FROM Matt Schiavenza
Terrorism: Global and Local The massacre of 17 people at Charlie Hebdo wasn't last Wednesday's only terror attack and it wasn't the deadliest either. The same day, a terrorist bomb killed 20 in the capital city of Yemen. The day before that, a 10-year-old girl blew up herself and 19 others in Baga, in northern Nigeria. That's where Bokko Haram is said to have killed as many as 2000 civilians just three days before. But there's been little news coverage of those horrific incidents. Nobody's apologizing for saturation news coverage of what happened in Paris, but are the western media missing the big picture?
Alibaba Goes Public Tomorrow’s opening bell at the New York Stock Exchange will be rung by Chinese multi-billionaire Jack Ma, the owner of Alibaba. He’s expected to set off the biggest Initial Public Offering in American history. But, whatever the stock price, investors won’t actually be getting a piece of the company. Chinese law says foreign investors cannot actually own any part of a Chinese company. That, of course, is what Alibaba is. So, tomorrow’s investors will be getting something different. Matt Schiavenza is with the International Business Times in New York City.
The Challenge of Getting the Truth about China During Vice President Joe Biden's recent visit to China, he complained to the highest officials about the treatment of western reporters. After weeks of anxiety for some two-dozen western reporters, the Chinese government is renewing some press passes. Yesterday, Bloomberg News said its reporters' finally had been granted the annual renewal of their press cards. The New York Times says the same for some, but not all, of its staff in China. Visas will probably follow. But one veteran of 18 years may never return to the country, and others have now been warned. We hear what they've gone through. When stories about human rights and income inequality leak to Chinese audiences, they threaten the power of Communist Party leaders. Will western news agencies now censor themselves? Will the crackdown make it harder than ever to learn about the world's second-most powerful nation?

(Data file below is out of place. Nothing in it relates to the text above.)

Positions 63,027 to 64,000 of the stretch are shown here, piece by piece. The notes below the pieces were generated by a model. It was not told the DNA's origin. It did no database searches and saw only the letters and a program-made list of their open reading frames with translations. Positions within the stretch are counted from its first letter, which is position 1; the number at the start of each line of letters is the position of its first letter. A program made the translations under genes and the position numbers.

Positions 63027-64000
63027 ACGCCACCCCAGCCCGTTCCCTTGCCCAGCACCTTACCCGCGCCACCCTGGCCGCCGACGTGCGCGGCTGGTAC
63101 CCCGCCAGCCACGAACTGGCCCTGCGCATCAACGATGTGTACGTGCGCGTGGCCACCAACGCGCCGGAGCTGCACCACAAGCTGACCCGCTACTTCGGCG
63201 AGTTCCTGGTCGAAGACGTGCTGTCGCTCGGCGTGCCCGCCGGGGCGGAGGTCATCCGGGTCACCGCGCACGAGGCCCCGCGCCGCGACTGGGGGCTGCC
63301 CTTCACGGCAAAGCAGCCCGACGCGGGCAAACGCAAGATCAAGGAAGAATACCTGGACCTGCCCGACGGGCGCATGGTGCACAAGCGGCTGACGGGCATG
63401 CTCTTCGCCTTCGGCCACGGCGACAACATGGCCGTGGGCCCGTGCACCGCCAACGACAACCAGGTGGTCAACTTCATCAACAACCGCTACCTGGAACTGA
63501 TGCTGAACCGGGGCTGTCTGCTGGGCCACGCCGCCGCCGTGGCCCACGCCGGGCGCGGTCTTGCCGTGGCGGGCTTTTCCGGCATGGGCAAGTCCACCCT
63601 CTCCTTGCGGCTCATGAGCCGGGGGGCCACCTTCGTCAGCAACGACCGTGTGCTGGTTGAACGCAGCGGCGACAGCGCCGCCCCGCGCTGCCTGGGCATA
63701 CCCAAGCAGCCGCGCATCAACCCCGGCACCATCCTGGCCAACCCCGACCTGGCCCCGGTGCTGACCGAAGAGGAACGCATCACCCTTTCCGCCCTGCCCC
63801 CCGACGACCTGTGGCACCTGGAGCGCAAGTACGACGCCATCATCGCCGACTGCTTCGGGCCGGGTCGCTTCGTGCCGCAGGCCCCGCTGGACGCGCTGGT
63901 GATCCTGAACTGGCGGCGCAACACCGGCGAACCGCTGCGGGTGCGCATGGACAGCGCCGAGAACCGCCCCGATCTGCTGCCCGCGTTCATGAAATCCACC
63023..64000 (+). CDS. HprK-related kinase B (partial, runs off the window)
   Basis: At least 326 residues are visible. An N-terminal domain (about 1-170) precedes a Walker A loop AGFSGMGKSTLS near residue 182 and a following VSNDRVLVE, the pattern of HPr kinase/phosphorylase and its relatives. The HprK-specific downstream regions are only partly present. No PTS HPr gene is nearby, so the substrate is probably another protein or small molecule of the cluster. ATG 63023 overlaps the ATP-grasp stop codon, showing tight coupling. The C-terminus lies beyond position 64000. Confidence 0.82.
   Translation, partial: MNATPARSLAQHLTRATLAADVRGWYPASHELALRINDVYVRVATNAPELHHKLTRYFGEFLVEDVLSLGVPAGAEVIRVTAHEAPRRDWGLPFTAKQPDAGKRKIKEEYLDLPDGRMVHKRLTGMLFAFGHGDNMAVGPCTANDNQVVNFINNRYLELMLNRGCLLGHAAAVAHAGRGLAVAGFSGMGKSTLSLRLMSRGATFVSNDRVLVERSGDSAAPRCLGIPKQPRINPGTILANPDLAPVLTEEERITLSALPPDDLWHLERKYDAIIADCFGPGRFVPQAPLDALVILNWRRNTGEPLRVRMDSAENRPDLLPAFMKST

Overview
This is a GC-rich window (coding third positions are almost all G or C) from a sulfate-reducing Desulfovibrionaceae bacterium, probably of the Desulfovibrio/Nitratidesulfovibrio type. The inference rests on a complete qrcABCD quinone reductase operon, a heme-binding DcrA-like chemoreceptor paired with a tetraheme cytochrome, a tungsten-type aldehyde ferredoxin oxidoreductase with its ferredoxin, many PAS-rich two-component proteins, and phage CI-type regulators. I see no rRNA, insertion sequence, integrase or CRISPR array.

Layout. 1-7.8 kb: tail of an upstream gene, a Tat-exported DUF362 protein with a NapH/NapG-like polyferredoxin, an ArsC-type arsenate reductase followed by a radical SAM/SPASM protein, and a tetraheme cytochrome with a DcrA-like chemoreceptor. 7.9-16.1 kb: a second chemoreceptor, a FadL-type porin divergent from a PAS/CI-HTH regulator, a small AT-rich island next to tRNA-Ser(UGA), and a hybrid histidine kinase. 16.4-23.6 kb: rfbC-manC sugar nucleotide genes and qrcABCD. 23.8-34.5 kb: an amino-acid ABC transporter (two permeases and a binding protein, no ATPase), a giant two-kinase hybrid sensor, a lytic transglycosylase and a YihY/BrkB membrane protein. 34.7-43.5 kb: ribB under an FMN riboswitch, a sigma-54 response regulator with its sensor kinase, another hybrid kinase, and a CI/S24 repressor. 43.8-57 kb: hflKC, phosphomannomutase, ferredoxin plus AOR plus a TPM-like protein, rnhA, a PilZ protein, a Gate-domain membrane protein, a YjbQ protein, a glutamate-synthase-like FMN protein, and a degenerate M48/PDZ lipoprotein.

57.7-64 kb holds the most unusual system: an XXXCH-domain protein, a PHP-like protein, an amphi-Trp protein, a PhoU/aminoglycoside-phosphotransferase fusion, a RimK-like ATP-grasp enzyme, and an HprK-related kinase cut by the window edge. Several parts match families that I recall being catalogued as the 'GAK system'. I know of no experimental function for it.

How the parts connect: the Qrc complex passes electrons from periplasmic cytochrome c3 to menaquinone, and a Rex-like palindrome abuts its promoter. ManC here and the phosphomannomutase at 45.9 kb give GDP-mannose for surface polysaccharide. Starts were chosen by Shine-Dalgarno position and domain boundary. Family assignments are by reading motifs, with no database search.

New Leadership in China China's leadership change is a two-week process that began with praise for the work of the past year by Prime Minister Wen Jiabao. But outgoing President Hu Jintao then listed the multitude of problems that face his successors. Unsustainable development, gaping income inequality, corruption, pollution and dominant state-owned enterprises that stifle innovation are just some of the issues mentioned by Hu. Has he been a failure? That's a question raised by Matt Schiavenza in The Atlantic magazine.
White House flip flops: NATO, Syria and China In less than 100 days, President Trump has contradicted himself on a host of foreign policy issues — Syria, NATO, China and Vladimir Putin’s Russia. Is it a strength — or a weakness — for the United States when the world of power politics never knows what to expect?
Mixed Messages from US diplomats on the new hard line on Syria Since President Trump's surprise retaliation against Syria's use of chemical weapons, Bashar al-Assad has used the same airport to launch conventional attacks on his own people. It's not clear what the US, its allies — or Vladimir Putin's Russia -- plan to do now.
Will the march for science politicize objective research? Protesters are gathering all over the country for tomorrow's Earth Day March for Science. Since President Trump has proposed massive cuts in basic scientific research, will the movement be perceived as partisan politics — whether scientists themselves like it or not?